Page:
Sunday, March 4, 2018
Savoring happy memories of my recent return to Mexico, here are a few highlights that I posted on Facebook during the trip.
So happy to be back in beautiful Queretaro - and almost ready for the chance to deliver lectures at Tecnológico de Monterrey. Topics include "Free Speech, Social Media, and the New Digital Commons," "Building Confidence as a Public Speaker," and "Presenting Technical Information to Nontechnical Audiences.” I'm also gonna meet with their Writing Center staff and present talks at Irapuato and León campuses: 11 lectures in all. I’ve still got some prep-work to do, but I also want to walk into the gorgeous historical city center for a meal and maybe a couple mojitos. Playing tonight means that I need to get up super early tomorrow. But that’s a problem for Future Andy.
Just finished my morning lecture: “Presenting Technical Information to Nontechnical Audiences.” Believe it or not, this was a “new prep” for me. And I’m glad I did the work to pull this thing together. It was such a fun opportunity to explore effective slide design, evocative analogy construction, and the use of physical demonstration to teach. On that latter topic, I learned something too.
Inspired by Roy Tennant’s example of the best way to explain internet packet switching, I organized a small group into a "message" composed of four student “packets” and challenged them to cross the room while avoiding students acting as data "disruptions" (illustrated by students waving their arms wildly). The goal: separate the message, avoid the disruptions, reform on the other side. And it would have worked too, if it weren’t for those crafty disrupters who stopped the message twice before I encouraged them to be less effective in creating noise! Still, the students got the idea: Sometimes a physical demonstration works better than a block of PowerPoint text to explain an abstract concept.
We’ll see if they learned the lesson on Thursday when small groups deliver presentations on one of the following concepts: Confirmation bias, Homeostasis, Packet Switching, Natural Selection, Neuroplasticity, Photosynthesis, Wave-Particle Duality, Search Engine Optimization, Second law of Thermodynamics, or… Schrödinger’s Cat!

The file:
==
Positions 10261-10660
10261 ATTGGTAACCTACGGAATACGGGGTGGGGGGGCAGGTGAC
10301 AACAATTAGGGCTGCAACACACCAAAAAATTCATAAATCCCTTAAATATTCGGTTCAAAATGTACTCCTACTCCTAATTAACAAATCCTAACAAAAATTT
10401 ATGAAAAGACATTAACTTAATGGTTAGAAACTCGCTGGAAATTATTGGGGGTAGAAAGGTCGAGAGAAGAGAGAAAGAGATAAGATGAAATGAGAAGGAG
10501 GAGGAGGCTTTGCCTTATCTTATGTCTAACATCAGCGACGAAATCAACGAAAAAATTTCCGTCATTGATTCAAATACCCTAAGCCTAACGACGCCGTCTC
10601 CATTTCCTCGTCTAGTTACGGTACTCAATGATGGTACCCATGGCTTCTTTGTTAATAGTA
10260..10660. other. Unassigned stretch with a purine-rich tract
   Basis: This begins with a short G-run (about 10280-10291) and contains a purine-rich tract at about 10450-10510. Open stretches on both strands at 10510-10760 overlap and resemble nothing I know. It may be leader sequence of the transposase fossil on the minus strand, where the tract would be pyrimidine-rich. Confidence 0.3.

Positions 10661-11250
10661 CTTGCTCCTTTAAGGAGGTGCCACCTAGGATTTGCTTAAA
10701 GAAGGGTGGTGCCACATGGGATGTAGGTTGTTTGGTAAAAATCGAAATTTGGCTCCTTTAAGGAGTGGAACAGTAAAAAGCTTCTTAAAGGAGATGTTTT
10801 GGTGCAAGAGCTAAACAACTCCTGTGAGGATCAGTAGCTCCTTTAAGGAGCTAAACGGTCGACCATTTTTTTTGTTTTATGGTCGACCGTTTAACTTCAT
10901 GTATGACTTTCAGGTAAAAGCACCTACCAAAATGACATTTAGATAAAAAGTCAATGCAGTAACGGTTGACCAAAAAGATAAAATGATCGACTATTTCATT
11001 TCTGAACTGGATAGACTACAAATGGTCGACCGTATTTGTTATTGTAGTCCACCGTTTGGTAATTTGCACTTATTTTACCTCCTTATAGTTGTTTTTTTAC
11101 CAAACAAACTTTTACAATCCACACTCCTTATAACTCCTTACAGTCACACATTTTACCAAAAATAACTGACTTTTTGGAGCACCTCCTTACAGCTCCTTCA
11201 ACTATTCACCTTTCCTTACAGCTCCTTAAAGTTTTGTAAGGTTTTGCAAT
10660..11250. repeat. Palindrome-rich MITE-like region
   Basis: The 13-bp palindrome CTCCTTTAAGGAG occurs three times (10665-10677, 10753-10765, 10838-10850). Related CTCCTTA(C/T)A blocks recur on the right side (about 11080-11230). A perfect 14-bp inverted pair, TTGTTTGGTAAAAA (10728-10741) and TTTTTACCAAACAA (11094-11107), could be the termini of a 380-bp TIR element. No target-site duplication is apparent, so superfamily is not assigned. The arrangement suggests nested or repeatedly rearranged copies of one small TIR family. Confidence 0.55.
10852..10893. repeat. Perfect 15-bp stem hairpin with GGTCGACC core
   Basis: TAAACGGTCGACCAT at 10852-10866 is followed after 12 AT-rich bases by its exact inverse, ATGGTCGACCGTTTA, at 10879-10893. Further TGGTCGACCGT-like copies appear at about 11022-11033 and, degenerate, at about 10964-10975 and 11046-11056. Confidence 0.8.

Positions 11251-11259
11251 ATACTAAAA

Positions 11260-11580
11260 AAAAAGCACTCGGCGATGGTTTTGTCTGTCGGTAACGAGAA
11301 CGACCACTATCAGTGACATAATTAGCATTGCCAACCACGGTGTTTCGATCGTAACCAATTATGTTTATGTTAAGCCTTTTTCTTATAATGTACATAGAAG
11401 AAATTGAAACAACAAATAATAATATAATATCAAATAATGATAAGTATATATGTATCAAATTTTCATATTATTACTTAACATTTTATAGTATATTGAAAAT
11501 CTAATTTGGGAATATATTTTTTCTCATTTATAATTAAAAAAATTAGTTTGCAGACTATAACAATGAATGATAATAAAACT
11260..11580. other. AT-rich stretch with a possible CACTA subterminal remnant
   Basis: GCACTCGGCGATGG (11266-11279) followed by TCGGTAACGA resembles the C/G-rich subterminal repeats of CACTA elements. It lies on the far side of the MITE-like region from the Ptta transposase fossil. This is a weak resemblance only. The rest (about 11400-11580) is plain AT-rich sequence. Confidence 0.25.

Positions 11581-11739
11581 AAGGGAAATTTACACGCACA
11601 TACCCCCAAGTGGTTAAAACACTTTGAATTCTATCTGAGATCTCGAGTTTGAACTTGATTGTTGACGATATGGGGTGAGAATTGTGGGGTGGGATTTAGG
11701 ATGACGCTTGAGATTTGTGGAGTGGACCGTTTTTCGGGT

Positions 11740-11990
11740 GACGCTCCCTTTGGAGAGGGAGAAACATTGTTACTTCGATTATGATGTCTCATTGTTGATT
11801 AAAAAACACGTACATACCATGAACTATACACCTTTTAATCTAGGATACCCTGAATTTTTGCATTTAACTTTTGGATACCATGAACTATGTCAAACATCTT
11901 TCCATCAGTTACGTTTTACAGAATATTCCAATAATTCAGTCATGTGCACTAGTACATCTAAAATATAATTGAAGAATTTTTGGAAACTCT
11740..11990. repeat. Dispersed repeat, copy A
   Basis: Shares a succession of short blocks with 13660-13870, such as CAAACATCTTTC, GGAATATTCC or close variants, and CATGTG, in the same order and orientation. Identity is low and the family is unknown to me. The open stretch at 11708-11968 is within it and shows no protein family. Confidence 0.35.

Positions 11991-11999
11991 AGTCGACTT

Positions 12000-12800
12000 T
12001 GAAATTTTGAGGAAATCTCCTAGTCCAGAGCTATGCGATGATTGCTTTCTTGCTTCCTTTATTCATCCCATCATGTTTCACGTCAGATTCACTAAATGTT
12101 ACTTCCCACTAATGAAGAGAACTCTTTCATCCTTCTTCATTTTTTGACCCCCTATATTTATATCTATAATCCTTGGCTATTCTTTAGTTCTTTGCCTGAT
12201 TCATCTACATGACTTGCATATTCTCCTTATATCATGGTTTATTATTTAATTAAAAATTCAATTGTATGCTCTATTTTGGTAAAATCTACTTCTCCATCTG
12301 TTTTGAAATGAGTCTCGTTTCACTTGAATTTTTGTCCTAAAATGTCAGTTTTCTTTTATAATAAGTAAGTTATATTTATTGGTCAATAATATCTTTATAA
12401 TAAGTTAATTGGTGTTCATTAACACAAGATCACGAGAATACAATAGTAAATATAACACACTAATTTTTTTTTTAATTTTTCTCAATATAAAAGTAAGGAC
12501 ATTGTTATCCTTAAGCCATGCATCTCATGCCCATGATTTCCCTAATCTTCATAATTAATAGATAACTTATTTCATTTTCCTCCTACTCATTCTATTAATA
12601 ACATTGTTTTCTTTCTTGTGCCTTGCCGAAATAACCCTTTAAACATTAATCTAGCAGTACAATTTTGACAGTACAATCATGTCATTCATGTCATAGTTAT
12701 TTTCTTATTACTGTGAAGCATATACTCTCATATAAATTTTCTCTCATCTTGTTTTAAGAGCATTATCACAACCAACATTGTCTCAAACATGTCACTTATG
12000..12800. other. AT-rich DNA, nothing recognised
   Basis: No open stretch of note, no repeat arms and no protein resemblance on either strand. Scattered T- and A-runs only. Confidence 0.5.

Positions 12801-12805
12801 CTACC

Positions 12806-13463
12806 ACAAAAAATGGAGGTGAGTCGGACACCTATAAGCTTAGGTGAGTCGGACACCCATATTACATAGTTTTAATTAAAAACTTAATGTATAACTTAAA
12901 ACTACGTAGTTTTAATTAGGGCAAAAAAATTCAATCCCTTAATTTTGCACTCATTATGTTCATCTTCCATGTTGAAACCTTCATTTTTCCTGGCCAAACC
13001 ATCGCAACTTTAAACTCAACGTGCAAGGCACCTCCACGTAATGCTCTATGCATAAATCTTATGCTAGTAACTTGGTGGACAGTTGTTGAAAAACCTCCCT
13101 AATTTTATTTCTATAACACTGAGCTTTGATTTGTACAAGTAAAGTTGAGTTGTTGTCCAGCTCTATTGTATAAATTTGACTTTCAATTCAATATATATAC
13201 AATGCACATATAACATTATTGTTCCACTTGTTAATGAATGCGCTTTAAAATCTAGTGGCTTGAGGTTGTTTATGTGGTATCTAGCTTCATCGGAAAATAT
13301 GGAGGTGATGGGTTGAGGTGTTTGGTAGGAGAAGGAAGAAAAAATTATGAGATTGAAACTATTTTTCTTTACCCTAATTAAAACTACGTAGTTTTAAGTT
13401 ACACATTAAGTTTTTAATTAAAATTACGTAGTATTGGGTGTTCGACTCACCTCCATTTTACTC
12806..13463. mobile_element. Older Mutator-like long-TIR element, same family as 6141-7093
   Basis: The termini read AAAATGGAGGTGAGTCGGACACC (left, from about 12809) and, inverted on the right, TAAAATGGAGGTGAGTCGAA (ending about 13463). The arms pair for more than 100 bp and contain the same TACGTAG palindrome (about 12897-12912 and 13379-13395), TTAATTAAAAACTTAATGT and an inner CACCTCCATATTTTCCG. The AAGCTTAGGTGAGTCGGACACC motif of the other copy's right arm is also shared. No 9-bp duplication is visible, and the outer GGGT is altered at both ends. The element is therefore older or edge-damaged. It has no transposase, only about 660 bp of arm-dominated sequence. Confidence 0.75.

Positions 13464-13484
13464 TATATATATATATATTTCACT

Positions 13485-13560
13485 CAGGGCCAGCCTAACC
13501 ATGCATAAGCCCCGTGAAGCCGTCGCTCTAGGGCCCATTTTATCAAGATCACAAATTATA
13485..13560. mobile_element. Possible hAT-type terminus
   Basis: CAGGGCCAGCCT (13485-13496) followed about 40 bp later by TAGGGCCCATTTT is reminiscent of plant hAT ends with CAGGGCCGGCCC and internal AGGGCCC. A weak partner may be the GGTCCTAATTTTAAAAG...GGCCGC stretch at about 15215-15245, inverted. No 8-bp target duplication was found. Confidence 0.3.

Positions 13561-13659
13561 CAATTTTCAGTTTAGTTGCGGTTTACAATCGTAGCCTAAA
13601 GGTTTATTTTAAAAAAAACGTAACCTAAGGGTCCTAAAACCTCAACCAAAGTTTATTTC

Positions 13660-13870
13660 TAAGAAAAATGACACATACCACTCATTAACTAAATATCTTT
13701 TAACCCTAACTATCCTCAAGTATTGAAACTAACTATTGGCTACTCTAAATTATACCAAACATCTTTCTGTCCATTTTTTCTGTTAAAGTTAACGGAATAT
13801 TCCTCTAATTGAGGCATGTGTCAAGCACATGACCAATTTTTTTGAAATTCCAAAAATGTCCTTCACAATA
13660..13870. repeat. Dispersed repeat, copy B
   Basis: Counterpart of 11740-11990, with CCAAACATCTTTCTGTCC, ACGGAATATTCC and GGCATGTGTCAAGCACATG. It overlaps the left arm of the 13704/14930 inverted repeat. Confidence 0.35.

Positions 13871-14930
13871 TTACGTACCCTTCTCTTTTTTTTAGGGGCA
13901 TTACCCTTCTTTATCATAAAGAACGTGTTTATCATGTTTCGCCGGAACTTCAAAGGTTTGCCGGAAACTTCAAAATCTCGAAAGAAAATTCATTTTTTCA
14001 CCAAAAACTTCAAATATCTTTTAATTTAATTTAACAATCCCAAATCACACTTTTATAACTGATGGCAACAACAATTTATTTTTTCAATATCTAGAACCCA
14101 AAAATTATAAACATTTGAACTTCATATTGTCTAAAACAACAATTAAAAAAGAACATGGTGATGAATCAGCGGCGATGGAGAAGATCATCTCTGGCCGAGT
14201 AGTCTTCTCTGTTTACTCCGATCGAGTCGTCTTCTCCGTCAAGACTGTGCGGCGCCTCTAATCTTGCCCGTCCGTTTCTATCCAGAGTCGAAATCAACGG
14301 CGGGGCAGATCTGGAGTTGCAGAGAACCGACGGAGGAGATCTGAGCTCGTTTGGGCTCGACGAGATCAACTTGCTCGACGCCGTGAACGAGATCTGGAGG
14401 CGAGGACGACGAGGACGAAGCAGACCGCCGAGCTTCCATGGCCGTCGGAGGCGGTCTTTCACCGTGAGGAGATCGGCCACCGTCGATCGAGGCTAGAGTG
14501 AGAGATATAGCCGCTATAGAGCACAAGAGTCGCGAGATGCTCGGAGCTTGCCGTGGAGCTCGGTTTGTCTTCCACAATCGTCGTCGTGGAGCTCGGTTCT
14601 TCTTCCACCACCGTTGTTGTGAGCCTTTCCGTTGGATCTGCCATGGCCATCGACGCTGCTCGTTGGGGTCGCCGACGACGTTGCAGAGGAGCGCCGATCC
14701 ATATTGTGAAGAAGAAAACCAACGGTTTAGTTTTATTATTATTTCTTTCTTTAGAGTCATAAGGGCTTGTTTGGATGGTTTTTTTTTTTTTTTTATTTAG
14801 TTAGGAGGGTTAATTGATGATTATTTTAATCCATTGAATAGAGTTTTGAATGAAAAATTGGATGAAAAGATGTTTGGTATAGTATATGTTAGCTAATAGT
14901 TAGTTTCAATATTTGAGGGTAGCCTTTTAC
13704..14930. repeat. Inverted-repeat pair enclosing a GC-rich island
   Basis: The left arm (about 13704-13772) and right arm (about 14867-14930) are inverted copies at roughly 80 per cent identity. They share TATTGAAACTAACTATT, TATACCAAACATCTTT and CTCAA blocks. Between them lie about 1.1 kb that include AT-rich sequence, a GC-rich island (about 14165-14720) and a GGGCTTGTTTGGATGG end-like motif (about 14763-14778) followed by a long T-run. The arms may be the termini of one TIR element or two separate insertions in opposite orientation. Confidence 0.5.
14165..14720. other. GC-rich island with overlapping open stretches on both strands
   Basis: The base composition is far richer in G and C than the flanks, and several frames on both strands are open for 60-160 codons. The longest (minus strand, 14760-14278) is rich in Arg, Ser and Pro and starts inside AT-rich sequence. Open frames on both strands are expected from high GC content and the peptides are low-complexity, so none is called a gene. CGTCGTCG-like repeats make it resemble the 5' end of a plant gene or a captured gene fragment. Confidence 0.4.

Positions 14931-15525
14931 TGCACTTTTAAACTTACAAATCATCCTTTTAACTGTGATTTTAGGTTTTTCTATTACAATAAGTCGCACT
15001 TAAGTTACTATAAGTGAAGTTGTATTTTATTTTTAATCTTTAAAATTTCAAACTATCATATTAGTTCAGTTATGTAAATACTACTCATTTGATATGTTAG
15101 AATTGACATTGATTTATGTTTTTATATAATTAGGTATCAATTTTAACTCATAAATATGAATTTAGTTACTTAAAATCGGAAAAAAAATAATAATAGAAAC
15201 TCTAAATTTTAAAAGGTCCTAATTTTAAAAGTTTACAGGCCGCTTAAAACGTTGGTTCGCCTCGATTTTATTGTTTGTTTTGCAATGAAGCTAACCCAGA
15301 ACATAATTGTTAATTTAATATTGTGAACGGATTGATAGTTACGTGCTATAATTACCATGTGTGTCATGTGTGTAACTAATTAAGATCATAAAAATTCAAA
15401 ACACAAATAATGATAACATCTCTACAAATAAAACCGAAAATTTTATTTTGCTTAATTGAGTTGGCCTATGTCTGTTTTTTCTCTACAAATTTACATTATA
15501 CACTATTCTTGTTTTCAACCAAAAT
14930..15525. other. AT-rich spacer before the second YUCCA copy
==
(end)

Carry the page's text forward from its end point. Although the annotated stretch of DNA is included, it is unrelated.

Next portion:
Just finished an hour-long coffee-conversation with faculty and staff members working to launch a campus writing center here at the Tec. Initially I was really nervous about this part of my visit since - while I worked closely with the SJSU Writing Center in my former capacity as Peer Mentor director - I'm hardly an expert on that university resource these days. Happily, I was able to bone up on the details with the aid of our Center's outstanding documentation (and their excellent annual report). Best of all, several folks who attended a recent training that Deanna Leigh Fassett and I presented dropped by. They're still talking about that Dinner Party exercise!
Later that day…
Enjoying a warm, breezy afternoon between lectures. And, OMG, this place has a sheep pen right behind the library! I've just now discovered my new favorite place to work.
Yes, I have seen Lucha Libre at last! Such a strange, bizarre, wonderful spectacle. The first bout featured young "luchadors" who literally work for coins tossed by the audience. Later on, more well-known wrestlers enter the ring - wowing the audience with flying jump kicks and other choreographed moves.
Of course this isn't mere sport; it's drama. Bad guys ("rudos") whack our heroes ("técnicos") with strategically placed metal chairs, and even sometimes distract the referee to score illegal points! Worst of all, the ref might join in the action (helping the rudos, of course - the swine!). Don't worry. He'll eventually be punished for his corruption. All the while we wonder, will someone get their masked ripped off?
The action invariably spills out into the first rows, with good guys and bad guys (one playing a "werewolf") battling practically in spectator's laps. Better keep a good grip on your beer during these moments, lest it become a projectile! Between bouts, kids beg for autographs, which the performers (even the heels) kindly oblige.
Throughout the 2 1/2-hour evening, the audience yells, cheers, boos, and celebrates when, inevitably, good triumphs over evil. Satisfied, we all then stumble into the night, ears ringing, blood pumping - ready for the next time Lucha Libre comes to town.
There is much more to remember from this past visit and, of course, I hope to return soon!